The Coke Machine

The Coke Machine: The Dirty Truth Behind the World's Favorite Soft Drink 2010-09
Avery Publishing Group

The HCG diet is popular because it reverses the effects of the weight gain that occurs from drinking the sodas that we are all seduced into drinking.

The HCG Diet is also a detox program built into the protocol. The extra fat that you eliminate allows the body to get rid of the poisons that you have unknowingly been consuming.

Not sure if Pepsi is any better…


The Coke Machine: The Dirty Truth Behind the World's Favorite Soft Drink
By Blanding, Michael


BookPage Notable Title

Blanding takes readers deep inside the Coca-Cola Company and its international franchises to reveal how it became the top brand in the world, and just how far the company will go to stay there.

The truth comes out: Things do not go better with Coke

Review by Henry L. Carrigan Jr

In one of the world's most famous television commercials, hundreds of teenagers of diverse backgrounds dance and sway on a sunny hillside as they belt out a ballad about teaching the world to sing in peace and harmony. Each young person is holding a bottle of Coke, the "real thing," promising in his or her earnest way that if only everyone in the world would drink Coke, violence would cease and peace would prevail. Ever since 1886, when John Pemberton stumbled upon the secret formula for the soft drink that would become known as Coca-Cola, the company that eventually grew out of his success has obscured the shady medicinal origins of the drink and zealously designed ads that focus not on its ingredients but on what the customer thinks it represents. Coke has spent billions of dollars to present an image of wholesomeness and harmony cherished by millions of people around the world.

Yet, as award-winning magazine writer Michael Blanding points out in his provocative and far-reaching investigative book, The Coke Machine, all is not well in the House of Coke. The pristine images of peace and harmony promoted by the company have been shattered by accusations that the company has depleted water supplies in India, made schoolchildren fat in the U.S., supported murder as it sought to destroy unions in Guatemala and deceived consumers around the world by marketing tap water as purified water under its Dasani brand. For example, in the Kerala region in India, Coke not only used up fresh water supplies in its production process, it also produced solid waste that it distributed to local farmers as fertilizer. When the fields treated by this fertilizer began to lie fallow, and when farm animals that drank water polluted by this waste began to die, Indian scientists discovered that Coke's solid waste contained four times the tolerable limit of cadmium, which can cause prostate and kidney cancer.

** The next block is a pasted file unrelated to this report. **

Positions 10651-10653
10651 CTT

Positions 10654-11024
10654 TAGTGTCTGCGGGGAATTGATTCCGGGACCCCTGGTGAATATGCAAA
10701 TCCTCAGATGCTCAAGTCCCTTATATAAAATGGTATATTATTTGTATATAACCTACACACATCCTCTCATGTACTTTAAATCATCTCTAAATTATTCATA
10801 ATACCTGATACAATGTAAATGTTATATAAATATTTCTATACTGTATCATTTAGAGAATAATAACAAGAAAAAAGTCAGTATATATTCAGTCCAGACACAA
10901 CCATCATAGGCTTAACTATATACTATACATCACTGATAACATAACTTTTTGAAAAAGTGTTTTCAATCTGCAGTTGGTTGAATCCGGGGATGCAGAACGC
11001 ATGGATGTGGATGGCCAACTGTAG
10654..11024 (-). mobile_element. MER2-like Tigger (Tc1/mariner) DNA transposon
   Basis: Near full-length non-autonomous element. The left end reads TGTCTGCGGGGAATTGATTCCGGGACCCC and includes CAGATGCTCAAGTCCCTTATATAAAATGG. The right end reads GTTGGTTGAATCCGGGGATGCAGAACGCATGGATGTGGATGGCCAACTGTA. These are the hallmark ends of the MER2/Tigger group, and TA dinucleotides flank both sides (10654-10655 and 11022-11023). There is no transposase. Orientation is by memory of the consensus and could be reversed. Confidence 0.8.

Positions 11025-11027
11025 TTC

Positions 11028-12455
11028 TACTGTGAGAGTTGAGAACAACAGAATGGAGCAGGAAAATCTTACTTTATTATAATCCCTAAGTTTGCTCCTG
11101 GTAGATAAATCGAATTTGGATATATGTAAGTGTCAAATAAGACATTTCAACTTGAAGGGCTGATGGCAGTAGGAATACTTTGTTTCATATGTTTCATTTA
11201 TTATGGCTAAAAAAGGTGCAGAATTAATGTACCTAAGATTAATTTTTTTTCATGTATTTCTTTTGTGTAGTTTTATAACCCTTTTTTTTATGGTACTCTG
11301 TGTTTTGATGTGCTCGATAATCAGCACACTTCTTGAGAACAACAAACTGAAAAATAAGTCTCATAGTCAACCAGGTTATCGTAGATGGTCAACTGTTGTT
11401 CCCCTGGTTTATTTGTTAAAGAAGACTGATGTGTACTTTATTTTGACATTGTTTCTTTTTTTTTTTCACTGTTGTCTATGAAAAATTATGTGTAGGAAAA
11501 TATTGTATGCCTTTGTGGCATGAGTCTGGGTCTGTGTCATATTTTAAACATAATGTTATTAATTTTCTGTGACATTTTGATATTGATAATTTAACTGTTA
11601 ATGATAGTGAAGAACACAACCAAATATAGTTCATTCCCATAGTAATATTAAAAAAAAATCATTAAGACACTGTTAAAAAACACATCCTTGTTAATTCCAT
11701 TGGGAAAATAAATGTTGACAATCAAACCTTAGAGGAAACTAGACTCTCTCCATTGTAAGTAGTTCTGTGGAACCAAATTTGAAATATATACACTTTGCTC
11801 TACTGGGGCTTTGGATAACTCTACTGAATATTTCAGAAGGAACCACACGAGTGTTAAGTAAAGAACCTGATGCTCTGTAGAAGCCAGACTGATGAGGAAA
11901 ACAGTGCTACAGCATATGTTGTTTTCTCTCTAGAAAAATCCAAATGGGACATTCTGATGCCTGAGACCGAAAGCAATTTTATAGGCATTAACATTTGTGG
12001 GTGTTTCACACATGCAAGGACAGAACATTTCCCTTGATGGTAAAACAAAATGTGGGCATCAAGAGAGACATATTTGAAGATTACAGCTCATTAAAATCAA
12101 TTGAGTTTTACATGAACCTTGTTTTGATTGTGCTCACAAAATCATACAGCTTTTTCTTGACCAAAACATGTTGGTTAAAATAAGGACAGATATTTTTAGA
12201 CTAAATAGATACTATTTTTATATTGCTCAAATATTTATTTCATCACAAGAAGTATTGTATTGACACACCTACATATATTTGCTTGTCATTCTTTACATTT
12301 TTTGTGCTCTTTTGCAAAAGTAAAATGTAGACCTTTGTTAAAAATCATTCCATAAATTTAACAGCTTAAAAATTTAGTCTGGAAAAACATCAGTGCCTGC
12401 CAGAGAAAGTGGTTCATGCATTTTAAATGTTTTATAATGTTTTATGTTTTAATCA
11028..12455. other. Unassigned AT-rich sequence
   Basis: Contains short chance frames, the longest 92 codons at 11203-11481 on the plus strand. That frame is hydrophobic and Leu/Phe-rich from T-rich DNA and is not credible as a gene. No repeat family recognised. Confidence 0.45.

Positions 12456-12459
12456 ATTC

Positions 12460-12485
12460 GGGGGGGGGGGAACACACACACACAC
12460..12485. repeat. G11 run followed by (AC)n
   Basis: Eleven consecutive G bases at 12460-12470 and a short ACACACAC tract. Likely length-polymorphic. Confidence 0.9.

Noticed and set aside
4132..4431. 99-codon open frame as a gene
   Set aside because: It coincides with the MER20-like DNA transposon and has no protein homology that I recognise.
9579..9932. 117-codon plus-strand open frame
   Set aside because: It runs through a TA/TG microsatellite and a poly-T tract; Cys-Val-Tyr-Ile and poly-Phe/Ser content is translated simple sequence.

In shocking detail, Blanding uncovers Coke's numerous transgressions against humanity and nature. Although many groups have protested Coke's presence in their countries and various legal actions have been brought against Coke, the company has managed to slither out of the grip of any legal injunctions. It's very unlikely that Coke will ever change its practices until its bottom line is threatened by binding legal consequences and there is a sustained public campaign that threatens its brand images. Blanding's thoroughly detailed, stimulating and challenging study will have many readers saying, "Give me a Pepsi."

© 2010, All rights reserved, BookPage

Publisher Comments

"The Coke Machine" takes readers deep inside the Coca-Cola Company and its international franchisees to reveal how they became the number one brand in the world, and just how far they'll go to stay there.
Ever since its "I'd like to teach the world to sing" commercials from the 1970s, Coca-Cola has billed itself as the world's beverage, uniting all colors and cultures in a mutual love of its caramel-sweet sugar water. The formula has worked incredibly well-making it one of the most profitable companies on the planet and "Coca-Cola" the world's second- most recognized word after "hello." However, as the company expands its reach into both domestic and foreign markets, an increasing number of the world's citizens are finding the taste of Coke more bitter than sweet.
Journalist Michael Blanding's "The Coke Machine" probes shocking accusations about the company's global impact, including:
a Coca-Cola's history of winning at any cost, even if it meant that its franchisees were making deals with the Nazis and Guatemalan paramilitary squads
a How Coke has harmed children's health and contributed to an obesity epidemic through exclusive soda contracts in schools
a The horrific environmental impact of Coke bottling plants in India and Mexico, where water supplies have been decimated while toxic pollution has escalated
a That Coke bottlers stand accused of conspiring with paramilitaries to threaten, kidnap, and murder union leaders in their bottling plants in Colombia
A disturbing portrait drawn from an award-winning journalist's daring, in-depth research, "The Coke Machine" is the first comprehensive probe of the company and its secret formula for greed.
COKE is a registered trademark of The Coca-Cola Company.
This book is not authorized by or endorsed by The Coca-Cola Company.




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